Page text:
The Road Between
I’m headed west across a Plains state
and to my right is the same as to my left.
Outside is warm and bright
and I’m thinking to myself,
that if those silos held missiles instead of grain
then the entire East Coast could be in danger
but that’s another story.
This is about being in my five-year-old Camry,
with the air-conditioner and the radio on,
a station playing their “Bob Seger marathon”
as if these cornfields are stuck back in the 70’s.
I should be anxious to be elsewhere but I’m not.
Rule number one of travel is
that wherever you are, your journey owns it.
Take your surrounds for what they are
and what you’re not.
My wife is sleeping.
Why shouldn’t she.
Flat straight roads are like taking a pill
when your hands aren’t on the wheel.
The map sits on her knee like a blanket.
No use asking you how far are we from Des Moines.
Of course, I do have company,
other than her snores, and that old time rock and roll.
There’s poles and wires
interspersed with perching crows and grackles.
And not forgetting farmers nudging tractors
up and down and across the land.
The beauty of the Midwest.
is that it’s not beautiful.
The senses are as likely to be staggered
as Bob Seger is to be the future of music.
It’s like a book with lots of words
but not much in the way of illustration.
Funny but those are the kind of books I like.
John Grey is an Australian poet, US resident. Recently published in the Homestead Review, Harpur Palate and Columbia Review with work upcoming in the Roanoke Review, the Hawaii Review and North Dakota Quarterly.
Image: Land Ocean – David Coldwell.
The pasture greyed, the rattling beck mute
behind secondary glazing, the fizz of pylons too,
in a day of scarce light. The aperture of a former
home is wide as the hours require, and
each year now we shovel our signifiers,
brushing leaves across our yards as the wind
lifts. But there is no wind. Beyond the old
neighbours’ place, twenty on foot and four in
the car, an ombré smudge of tones settles –
hawthorn, sodden, briars sagging, and mud
deep, kicked up by cows gone to the byre
for milking, or fell sheep, if there were sheep.
The power station, a blackened copse somewhere
about the edge of land, fading, its cooling
towers merged with vapours that lift, sink,
sink as the sea of Hibernia turns away, its
back brushing the pile of exhausted chimneys,
almost gone, almost deconstructed. Concrete
follies of a folly in a half-life of feeding families
now lost in their own decommission. Kids now
all grown up with kids of their own and those kids
with kids. In this the division between subject and
object. Ambiguity felt as uncommon knowledge,
as our own approximate selves, knowledge frozen
to make fear dormant, fear of nothing, foam
surfing across the pebbles, the air still and
no new windmills turning beyond our vision.
This attenuated point between fog and rain.
Beyond where the trees stood, the trees cut down
where the west is lost to water. The invisible men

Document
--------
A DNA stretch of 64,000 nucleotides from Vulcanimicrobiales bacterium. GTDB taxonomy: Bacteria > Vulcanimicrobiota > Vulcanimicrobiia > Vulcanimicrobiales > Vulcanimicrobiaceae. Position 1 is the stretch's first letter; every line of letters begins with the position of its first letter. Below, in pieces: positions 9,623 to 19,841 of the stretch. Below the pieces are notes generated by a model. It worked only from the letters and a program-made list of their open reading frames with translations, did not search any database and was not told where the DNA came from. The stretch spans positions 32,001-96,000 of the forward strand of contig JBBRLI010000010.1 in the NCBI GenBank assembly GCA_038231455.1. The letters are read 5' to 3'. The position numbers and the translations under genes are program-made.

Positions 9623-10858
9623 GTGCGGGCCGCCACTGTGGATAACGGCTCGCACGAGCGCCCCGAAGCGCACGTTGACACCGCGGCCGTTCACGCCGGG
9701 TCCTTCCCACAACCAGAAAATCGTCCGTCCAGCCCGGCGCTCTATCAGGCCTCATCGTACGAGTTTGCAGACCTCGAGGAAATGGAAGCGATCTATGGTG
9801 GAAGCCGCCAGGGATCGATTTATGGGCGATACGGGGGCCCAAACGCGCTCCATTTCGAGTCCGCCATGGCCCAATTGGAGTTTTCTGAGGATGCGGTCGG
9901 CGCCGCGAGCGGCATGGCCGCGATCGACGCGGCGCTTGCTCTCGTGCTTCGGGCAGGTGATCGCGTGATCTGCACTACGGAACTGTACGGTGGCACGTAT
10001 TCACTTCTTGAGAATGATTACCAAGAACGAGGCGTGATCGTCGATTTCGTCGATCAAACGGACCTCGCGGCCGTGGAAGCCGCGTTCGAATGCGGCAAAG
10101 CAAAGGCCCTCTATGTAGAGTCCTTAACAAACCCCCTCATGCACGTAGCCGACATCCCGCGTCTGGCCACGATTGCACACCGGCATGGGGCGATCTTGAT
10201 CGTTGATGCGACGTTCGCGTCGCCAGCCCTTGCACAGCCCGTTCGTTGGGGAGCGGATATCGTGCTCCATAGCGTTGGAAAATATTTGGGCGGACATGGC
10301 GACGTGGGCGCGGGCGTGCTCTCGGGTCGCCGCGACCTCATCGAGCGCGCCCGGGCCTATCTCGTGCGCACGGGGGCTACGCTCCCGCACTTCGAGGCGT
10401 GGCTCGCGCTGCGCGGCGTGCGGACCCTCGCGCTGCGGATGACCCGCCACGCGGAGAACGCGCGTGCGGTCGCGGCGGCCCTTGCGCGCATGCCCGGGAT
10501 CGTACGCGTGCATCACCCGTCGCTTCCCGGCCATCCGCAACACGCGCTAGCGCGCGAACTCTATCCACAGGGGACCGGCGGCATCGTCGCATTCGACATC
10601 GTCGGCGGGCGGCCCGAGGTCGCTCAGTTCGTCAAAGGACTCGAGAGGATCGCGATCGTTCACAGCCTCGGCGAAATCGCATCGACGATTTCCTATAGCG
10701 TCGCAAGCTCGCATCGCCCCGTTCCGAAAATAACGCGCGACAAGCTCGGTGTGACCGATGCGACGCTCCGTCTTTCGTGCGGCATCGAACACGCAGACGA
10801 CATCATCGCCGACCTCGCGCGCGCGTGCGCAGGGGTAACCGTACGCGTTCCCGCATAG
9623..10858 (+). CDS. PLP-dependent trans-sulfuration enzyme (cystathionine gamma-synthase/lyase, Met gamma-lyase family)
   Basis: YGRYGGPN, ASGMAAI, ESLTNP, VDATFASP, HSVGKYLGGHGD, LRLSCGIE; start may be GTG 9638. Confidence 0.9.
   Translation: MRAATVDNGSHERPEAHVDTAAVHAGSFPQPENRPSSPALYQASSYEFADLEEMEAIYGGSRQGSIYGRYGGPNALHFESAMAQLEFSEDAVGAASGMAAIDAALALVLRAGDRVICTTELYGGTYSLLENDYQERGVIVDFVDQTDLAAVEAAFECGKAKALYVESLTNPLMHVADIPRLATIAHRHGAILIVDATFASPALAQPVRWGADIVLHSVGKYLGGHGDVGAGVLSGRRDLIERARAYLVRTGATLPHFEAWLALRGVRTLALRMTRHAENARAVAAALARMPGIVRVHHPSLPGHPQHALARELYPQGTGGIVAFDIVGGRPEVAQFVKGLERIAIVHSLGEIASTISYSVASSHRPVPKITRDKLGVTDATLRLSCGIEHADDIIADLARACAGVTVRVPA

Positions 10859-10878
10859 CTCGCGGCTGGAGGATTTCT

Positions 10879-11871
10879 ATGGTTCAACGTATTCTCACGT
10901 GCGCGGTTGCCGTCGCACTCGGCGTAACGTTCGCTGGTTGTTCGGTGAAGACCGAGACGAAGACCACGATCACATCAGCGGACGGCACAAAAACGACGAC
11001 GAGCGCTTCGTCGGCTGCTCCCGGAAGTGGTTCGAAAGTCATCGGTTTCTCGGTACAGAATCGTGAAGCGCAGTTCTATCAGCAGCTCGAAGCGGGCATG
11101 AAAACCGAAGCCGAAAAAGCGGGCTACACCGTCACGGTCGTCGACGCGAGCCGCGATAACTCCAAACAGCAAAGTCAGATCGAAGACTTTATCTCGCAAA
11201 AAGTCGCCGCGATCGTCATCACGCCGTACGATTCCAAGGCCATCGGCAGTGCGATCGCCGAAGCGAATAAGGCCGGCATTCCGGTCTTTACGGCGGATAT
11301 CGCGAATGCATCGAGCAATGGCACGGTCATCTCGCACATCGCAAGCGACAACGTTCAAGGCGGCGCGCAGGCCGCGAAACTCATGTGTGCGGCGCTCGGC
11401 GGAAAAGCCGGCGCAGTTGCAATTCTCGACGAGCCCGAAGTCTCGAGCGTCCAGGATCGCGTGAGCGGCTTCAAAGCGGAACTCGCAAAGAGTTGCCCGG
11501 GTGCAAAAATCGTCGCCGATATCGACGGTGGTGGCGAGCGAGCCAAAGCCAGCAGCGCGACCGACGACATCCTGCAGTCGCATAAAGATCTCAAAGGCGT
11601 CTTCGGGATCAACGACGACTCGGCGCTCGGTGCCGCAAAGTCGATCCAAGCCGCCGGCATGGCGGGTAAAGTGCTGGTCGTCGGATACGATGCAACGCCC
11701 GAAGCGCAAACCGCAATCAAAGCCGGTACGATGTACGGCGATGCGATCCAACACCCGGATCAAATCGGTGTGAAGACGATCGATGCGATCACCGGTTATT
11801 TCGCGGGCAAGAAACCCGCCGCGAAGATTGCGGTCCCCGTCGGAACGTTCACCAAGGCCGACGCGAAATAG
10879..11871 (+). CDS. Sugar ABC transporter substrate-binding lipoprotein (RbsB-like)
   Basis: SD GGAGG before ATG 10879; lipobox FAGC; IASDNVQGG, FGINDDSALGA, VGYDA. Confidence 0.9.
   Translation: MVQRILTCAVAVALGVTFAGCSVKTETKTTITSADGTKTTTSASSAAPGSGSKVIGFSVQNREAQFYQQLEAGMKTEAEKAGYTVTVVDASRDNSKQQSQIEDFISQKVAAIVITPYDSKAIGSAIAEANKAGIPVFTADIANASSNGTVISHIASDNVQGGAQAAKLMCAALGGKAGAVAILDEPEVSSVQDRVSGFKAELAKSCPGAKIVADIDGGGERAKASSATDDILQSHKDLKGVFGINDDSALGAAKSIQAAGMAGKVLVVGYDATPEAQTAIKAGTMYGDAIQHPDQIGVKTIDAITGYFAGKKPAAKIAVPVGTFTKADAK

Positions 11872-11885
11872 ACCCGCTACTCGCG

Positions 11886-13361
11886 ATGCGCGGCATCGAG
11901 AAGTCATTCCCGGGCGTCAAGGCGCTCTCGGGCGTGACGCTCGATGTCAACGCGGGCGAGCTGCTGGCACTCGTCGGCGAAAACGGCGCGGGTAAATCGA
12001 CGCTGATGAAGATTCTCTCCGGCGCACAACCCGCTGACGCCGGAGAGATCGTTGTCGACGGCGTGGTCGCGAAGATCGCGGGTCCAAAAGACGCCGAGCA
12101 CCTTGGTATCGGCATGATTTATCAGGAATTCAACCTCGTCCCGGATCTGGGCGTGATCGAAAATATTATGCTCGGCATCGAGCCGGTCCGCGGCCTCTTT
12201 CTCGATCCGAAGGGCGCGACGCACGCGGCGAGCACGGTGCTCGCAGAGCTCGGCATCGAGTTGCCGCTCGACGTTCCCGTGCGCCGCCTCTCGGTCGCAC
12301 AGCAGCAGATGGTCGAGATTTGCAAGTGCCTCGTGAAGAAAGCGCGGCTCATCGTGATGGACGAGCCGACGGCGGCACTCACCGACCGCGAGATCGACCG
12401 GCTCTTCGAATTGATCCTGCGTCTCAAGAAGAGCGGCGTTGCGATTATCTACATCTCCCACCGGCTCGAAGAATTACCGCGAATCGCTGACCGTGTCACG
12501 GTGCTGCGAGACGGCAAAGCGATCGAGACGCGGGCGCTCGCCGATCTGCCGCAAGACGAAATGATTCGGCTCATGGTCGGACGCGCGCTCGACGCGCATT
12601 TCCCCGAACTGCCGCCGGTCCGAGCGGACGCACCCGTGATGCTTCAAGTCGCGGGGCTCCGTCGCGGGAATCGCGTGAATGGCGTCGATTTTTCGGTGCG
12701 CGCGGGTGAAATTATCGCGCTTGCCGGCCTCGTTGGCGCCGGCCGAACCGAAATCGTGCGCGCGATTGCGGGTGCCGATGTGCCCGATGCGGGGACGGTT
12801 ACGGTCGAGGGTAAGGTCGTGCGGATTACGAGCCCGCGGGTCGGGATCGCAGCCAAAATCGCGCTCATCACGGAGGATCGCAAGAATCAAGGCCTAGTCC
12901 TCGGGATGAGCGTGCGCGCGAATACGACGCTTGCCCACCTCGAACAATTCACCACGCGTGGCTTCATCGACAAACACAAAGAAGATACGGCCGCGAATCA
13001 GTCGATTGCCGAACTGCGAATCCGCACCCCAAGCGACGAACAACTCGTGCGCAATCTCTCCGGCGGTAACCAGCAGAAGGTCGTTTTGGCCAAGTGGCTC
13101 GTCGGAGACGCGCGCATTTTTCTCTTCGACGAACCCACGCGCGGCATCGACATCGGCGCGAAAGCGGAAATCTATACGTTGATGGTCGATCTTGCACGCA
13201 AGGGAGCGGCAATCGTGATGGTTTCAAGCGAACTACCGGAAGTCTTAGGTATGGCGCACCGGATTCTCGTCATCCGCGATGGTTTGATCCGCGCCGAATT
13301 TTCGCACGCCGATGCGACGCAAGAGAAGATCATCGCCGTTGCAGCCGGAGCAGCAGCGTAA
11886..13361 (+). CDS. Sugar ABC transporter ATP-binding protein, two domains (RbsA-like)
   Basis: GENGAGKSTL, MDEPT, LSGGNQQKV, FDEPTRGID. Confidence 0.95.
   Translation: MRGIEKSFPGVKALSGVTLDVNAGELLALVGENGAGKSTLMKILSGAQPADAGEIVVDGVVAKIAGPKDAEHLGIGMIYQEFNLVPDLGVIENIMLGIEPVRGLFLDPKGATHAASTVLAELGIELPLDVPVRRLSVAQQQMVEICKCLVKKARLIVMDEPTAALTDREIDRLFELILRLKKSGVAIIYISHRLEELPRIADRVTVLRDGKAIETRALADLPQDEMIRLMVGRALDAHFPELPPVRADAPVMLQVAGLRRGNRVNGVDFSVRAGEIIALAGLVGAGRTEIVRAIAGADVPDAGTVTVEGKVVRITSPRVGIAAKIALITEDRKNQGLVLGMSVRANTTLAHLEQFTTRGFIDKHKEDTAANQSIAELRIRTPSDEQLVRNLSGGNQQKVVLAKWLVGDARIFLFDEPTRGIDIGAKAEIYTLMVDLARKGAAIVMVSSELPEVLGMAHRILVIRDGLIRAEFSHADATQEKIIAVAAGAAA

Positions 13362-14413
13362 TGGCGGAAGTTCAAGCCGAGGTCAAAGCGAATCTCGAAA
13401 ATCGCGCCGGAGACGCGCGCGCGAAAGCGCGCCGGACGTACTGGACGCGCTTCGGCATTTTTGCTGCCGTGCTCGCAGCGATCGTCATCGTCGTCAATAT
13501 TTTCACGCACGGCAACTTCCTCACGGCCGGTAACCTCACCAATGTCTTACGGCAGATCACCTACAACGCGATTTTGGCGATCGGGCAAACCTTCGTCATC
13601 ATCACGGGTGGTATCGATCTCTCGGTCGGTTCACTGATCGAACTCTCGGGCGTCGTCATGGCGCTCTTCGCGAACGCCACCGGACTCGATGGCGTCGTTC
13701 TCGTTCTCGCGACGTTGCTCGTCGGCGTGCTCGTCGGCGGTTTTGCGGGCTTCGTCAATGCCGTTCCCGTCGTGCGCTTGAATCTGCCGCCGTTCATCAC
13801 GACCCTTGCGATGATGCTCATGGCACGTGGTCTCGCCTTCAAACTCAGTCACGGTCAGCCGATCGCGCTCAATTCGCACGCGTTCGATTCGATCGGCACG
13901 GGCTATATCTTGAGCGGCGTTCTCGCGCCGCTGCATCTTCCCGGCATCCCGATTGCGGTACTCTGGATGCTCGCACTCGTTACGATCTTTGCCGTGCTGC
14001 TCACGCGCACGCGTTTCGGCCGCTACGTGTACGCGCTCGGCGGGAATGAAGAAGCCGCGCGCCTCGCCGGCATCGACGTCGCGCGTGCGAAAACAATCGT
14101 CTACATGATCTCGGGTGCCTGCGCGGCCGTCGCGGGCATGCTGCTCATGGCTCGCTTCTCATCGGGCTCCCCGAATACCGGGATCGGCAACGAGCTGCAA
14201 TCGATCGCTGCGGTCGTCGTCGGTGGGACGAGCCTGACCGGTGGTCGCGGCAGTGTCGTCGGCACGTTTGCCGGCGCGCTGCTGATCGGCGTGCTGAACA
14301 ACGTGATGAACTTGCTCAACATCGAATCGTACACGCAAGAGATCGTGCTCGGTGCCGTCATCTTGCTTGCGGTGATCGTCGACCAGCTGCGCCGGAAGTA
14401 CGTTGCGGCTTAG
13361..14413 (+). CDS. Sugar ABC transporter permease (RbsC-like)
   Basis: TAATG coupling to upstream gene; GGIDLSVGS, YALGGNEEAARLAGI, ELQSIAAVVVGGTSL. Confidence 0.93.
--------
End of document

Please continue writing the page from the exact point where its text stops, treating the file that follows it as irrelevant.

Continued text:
who packed the market squares gone back
south for new contracts, their rented terraces at
the edge of towns vacant, earth settling from that
last ploughing, our minding of this, recurring,
seen through a blue filter and smear of vaseline
and clearing some hairs from before your eyes.
Taking photos on an old SLR as if we lived here,
still. A next horizon never really reached,
only encountered in thought again, again
MW Bewick’s first collection of poetry, Scarecrow, was published in 2017. He is the co-founder of independent publisher Dunlin Press and an organiser at Poetrywivenhoe in Essex, where he lives. Recent publication credits include London Grip, The Sentinel Literary Quarterly, Coast to Coast to Coast and The Interpreter’s House. @mwbewick
Inspired by the photographs of Dutch photographer Niki Feijen
An Unfinished Story
What dreams died here beyond this threshold
where nature is carried by circumstance?
A full moon lights the skillet on the stove,
its crusted pancake of droppings,
waiting to be tossed.
The moon tells us they left without coats.
They hang in the cupboard like tattered bats,
an intrigue for spiders, a safe house for mice,
empty shells for silver fish.
Mildew soils the children’s clothes,
runs amok in their vests and socks,
grows out of their shoes, foxes
their games and books.
In the bedroom the moon is a nightlight
for the mind’s incredulous eye.
Moss pads soft over rugs,
creeps onto the unmade beds,
smothers the absence with a velvet pillow.
Ivy clings to the bars of the cot.
Nature squats in this dereliction, possessed
with the spirit of a wild child, it’s her haunt now.
At home with ruin, desertion, mystery,
she scrawls over the unfinished story,
writing her own gripping chapters,
a ghost writer filling the gaps in the plot.
Stella Wulf’s poems are widely published both in print and online, and appear in several anthologies including, The Very Best of 52, three drops, Clear Poetry, and forth coming in #MeToo. She Lives in S W France and has an MA in creative writing from Lancaster University.